When I was growing up we used to leave a note on the kitchen table if no one was around to let people know where we were in case of an emergency (since I lived in the harsh, pre-cell phone world of record albums and VCRs). I often have called Facebook the big kitchen table of the internet where I could stop by to see what folks were doing.
I had maybe a dozen good friends in high school. The “help you bury a body / no questions asked” type of friends. I had four that I hung out with basically daily.
Life, and certain decisions, put you on different paths. Everyone owns a certain amount of “the blame” of not getting together, some more than others (in my cases I personally own the lion share) but some things are simply beyond anyone’s control. You have lifestyles that are different. Some people settled down and had kids early, others did not. Some still don’t. Some married. Some didn’t. They work cross town and you work far away. Some moved away. And so on.
But on Facebook I get to keep caught up. Tony’s new adventures in Florida or Sean’s latest hunting and fishing expedition where I might not be able to otherwise. Our parents used the telephone and I am sure that practice rankled our grandparents. I can hear my grandmother now: “Telephone. Hurmph! In my day, when I wanted to have a conversation with Mrs. Smith I walked over to her house and she would ask me in for coffee; this whole telephone thing is so impersonal.”
The internet is called “the World Wide Web” for a reason; it allows us to keep these threads attached between one another where life would otherwise maintain such a massive distance between us. We are probably closer to each other, albeit through simple status updates and postings to our Facebook walls, than any generation before us. I really do appreciate having “just that” if it is all I get to have.
So some may favor a phone call or a personal visit; I would if I had the time but I have so much on my plate. In favor of not losing touch entirely I default to something that may seem somewhat impersonal like status updates on my Facebook page. I am glad to have them lest I have nothing at all to keep me connected to all the people that touched my life in good ways and some not so good, but all shaped me to who I am today and who I will become tomorrow.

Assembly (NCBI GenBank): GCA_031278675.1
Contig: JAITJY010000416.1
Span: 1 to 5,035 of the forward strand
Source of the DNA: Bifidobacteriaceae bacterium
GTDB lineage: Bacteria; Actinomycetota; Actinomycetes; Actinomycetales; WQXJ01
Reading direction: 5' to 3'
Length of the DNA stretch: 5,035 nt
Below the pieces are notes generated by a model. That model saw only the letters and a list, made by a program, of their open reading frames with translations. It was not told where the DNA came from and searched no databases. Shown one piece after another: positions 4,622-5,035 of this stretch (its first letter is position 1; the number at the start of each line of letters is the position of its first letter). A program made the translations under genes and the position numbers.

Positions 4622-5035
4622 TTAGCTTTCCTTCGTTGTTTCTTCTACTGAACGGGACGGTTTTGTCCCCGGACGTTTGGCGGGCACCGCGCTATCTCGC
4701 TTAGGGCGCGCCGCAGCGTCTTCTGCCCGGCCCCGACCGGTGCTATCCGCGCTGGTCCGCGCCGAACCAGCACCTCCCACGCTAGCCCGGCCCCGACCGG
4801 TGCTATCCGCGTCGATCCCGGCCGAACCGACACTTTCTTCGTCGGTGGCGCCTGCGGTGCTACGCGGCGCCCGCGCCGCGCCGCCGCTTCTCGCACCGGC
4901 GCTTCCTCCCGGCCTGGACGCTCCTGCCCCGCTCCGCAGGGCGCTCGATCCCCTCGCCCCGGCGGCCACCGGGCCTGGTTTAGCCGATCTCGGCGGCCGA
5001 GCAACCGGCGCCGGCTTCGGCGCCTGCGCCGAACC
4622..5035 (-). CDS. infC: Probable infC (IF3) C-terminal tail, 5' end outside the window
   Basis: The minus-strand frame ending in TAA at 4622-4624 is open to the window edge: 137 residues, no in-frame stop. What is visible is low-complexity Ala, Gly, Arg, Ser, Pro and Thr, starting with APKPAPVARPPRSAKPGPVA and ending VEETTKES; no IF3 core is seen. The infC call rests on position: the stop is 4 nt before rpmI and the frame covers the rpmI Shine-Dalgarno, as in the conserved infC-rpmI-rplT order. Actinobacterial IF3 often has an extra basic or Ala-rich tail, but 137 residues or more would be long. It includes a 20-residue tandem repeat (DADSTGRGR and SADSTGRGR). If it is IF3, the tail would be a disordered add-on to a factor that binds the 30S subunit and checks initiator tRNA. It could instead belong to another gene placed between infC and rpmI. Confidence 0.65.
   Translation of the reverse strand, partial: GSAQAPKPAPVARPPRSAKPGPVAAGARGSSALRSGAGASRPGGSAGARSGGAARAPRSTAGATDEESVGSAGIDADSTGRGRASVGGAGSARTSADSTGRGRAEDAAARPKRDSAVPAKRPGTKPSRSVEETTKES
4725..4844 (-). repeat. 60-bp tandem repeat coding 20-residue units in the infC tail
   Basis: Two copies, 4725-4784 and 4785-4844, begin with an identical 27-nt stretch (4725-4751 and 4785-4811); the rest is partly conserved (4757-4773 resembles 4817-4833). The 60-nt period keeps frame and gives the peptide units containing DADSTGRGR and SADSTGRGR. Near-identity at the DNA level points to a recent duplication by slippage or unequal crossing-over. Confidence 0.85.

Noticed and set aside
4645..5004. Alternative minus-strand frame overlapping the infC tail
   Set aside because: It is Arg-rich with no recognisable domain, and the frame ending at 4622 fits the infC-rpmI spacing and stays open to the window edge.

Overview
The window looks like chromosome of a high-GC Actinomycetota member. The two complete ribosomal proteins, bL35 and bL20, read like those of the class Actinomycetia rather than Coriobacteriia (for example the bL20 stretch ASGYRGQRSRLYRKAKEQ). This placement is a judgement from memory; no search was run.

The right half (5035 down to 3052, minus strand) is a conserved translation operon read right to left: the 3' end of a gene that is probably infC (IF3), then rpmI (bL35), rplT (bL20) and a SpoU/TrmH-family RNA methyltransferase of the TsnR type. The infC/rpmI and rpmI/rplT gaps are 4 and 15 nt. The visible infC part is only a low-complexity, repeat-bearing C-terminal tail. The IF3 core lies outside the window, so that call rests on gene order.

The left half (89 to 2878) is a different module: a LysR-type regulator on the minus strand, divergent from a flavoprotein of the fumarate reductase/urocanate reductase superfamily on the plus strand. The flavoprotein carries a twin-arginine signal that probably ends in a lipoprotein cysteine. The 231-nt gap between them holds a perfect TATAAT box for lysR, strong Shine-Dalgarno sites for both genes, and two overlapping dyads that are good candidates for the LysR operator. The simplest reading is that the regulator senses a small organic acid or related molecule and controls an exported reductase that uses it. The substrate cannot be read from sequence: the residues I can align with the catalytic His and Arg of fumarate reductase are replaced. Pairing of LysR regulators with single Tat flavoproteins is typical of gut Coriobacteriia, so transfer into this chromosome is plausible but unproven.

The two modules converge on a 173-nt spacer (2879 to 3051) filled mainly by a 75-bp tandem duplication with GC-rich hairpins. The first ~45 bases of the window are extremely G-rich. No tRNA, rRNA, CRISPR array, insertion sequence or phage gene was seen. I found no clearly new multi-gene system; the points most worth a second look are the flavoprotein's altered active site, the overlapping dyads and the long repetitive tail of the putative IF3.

I was asked recently, on Facebook, if we were planning a 25th year reunion for Sheehan’s class of 87 by a number of old friends so I let them know I would find out. No one from the 20th year committee, up to that point, had given it much thought. With that email to them it was now on the radar and it will happen this November.
I wasn’t going to attend for some personal reasons. I was going to help with whatever the committee needed but I was going to decline my invitation. I am going to think about that a little more now.
I appreciate the ability to keep in touch with so many friends, new and old, far and wide, from something as simple as a status update on Facebook and by reading theirs.
So to all my Facebook friends: I requested a connection or accepted yours because I wanted to keep in touch over the long distances, different life choices and turning point decisions, and across the misunderstandings and the long gaps of absence.
Thank you for keeping in touch with me through your status updates and I hope I am able to keep you up to date with what is going on with me and my kids through my own updates as well.
All 728 of you (and all the others to come) I do really have 500+ friends and I am glad to call you one of them.